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Teaching Children Incremental Progress: The Flywheel Concept

Applying the Flywheel concept from Jim Collins' "Good to Great" to parenting and teaching children the power of consistent effort.

Teaching children incremental progress is a concept that resonates with the age-old adage, “Rome wasn’t built in a day.” This saying encapsulates the essence of incremental progress, where every decision made, every stone laid, contributes to the overall progress. We often refer to this as marginal or incremental gains in today’s fast-paced world. Yet, despite understanding this concept, why do we often aim for giant leaps and risk falling into pitfalls?

The answer might lie in the Flywheel concept, a principle I discovered in Jim Collins’ book, ‘Good to Great.’ This concept resonated with me, not just as a reader but as a parent and an engineer. It reminded me of my previous posts, where I explored the principles from the same book and applied them to parenting.

In this post, I want to explore the Flywheel concept and how we can use it to teach our children about the power of incremental progress. But first, let’s revisit the concept and its origins.

Understanding the Flywheel

My journey with the flywheel began in 1994 as a 16-year-old embarking on a motor-vehicle studies course. In its simplest form, a flywheel is a heavy wheel attached to a rotating shaft (axle) designed to smooth out the engine’s power delivery. The flywheel’s inertia combats engine speed fluctuations and stores excess energy for intermittent use.

This mechanical concept, though simple, carries profound implications when applied to our daily lives and endeavours. It’s about building momentum, about the cumulative effect of consistent effort. It’s about understanding that every push and action contributes to the overall motion and progress.

Jim Collins applied this mechanical concept to the business world, but its principles are universal. They can be applied to personal growth, to learning, and, yes, to parenting. And this post becomes a tool for teaching children incremental progress.

A fast-spinning flywheel symbolizing the momentum built up with consistent effort.

The Flywheel in Everyday Life

Jim Collins applies the flywheel concept to companies, illustrating how they can build cumulative effort or progress. He emphasises that there’s no single defining action, no grand program, no killer innovation, no solitary lucky break, no wrenching revolution. Going from good to great is a process of step-by-step, action by action, decision by decision, turn by turn of the flywheel, leading to sustained and spectacular results.

This concept applies to more than just businesses. This principle can be applied to our personal lives, goals, and parenting strategies. It’s about understanding that every small action we take, every lesson we teach our children, contributes to their overall growth and development.

In my previous posts, I explored how the principles of ‘Level 5 Leadership‘ and the ‘Hedgehog Concept‘ from Collins’ book can be applied to parenting. This time, I want to focus on the Flywheel concept and how we can harness its metaphorical power for teaching children incremental progress.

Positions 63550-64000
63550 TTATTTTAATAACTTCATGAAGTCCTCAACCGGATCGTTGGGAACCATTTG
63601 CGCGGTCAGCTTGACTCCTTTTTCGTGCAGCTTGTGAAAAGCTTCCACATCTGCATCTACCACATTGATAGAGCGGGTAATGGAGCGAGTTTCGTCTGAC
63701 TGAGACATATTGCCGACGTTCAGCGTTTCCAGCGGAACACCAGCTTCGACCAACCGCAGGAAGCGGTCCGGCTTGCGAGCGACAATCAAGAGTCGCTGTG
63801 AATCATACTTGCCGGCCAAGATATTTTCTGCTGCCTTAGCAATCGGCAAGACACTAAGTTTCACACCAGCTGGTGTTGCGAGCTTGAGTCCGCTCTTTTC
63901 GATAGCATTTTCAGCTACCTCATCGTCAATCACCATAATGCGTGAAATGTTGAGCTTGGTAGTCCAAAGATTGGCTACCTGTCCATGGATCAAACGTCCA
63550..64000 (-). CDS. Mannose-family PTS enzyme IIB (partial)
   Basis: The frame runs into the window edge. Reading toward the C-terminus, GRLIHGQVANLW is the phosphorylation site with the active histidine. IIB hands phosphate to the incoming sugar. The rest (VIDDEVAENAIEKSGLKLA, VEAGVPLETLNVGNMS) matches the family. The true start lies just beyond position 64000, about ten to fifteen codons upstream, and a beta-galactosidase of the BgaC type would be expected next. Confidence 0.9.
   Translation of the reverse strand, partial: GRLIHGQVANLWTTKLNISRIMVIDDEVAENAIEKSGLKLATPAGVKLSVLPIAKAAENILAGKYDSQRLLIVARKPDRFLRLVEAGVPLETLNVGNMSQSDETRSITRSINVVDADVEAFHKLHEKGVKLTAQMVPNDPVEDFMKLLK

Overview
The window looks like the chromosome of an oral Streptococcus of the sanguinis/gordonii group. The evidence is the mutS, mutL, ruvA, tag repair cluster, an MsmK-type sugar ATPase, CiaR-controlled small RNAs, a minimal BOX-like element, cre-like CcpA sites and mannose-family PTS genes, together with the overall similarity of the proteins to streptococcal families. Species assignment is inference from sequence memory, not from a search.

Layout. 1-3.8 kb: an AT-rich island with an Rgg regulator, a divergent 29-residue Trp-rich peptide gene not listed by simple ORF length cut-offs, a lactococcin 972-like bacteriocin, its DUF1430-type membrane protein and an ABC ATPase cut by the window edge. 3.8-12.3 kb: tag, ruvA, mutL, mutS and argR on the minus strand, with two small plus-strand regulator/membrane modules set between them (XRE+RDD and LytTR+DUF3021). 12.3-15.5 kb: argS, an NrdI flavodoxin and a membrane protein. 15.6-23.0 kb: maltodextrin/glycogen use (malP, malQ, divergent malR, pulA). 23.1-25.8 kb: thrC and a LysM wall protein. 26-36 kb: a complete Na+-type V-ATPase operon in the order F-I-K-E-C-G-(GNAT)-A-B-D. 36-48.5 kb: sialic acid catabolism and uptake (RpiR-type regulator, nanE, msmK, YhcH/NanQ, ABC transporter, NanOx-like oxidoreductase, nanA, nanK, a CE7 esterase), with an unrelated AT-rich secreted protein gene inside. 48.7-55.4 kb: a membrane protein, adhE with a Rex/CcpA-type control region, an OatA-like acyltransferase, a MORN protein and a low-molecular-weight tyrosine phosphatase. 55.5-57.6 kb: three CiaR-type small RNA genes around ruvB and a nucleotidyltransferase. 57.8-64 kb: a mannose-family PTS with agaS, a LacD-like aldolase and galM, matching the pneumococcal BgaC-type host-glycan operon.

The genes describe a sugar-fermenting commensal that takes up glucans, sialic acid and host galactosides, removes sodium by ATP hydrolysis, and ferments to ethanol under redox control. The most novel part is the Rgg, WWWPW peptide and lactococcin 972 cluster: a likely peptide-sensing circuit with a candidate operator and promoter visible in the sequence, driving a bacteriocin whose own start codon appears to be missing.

Teaching Children Incremental Progress

As a parent, I’ve often wondered how to convey the concept of step-by-step progress to my children. How do I teach them that every small effort contributes to their growth? That’s where the Flywheel concept comes in.

Imagine trying to get a heavy flywheel rotating on an axle. You push with great effort and get the flywheel to make one turn after some time. You keep pushing, and the flywheel begins to move a bit faster. With continued effort, you move it to a second rotation. You keep pushing consistently, and the flywheel builds up speed, moving faster with each turn.

At some point, the momentum of the flywheel kicks in your favour, hurling forward, turn after turn. The heavy disc flies with almost unstoppable momentum. Now, if someone were to ask you, “What was the one big push that caused this thing to go so fast?” You wouldn’t be able to answer. All the pushes were added together, and an overall accumulation of effort was applied consistently.

This is a powerful way to explain to children the importance of building step-by-step and day-by-day. It’s about showing them that every small effort is like a push on the flywheel, contributing to their overall progress and growth.

An image depicting a family together, each member pushing their own flywheel. The family members, ranging from children to adults, are engaged in the effort of pushing their flywheels, symbolising their individual challenges and efforts. The setting is an open, outdoor space under a clear sky, representing the openness and potential of their efforts.

Final Thoughts on Teaching Children Incremental Progress

I don’t claim to be a parenting guru or strive to become one. What I am, however, is a passionate advocate for concepts that illuminate our everyday experiences. I’m drawn to theories that help us unravel the complexities of our world.

Teaching children incremental progress is about more than just helping them achieve their goals. It’s about equipping them with a mindset that will serve them well in all aspects of life. It’s about showing them the power of consistent effort, perseverance, and belief in the process.

The Flywheel concept is a powerful tool to do just that. Let’s share Jim Collins’ flywheel concept with our families. After all, every push we make on our flywheels and every effort we put into our personal growth is a lesson for our children. And who knows? They might start pushing their own flywheels too.

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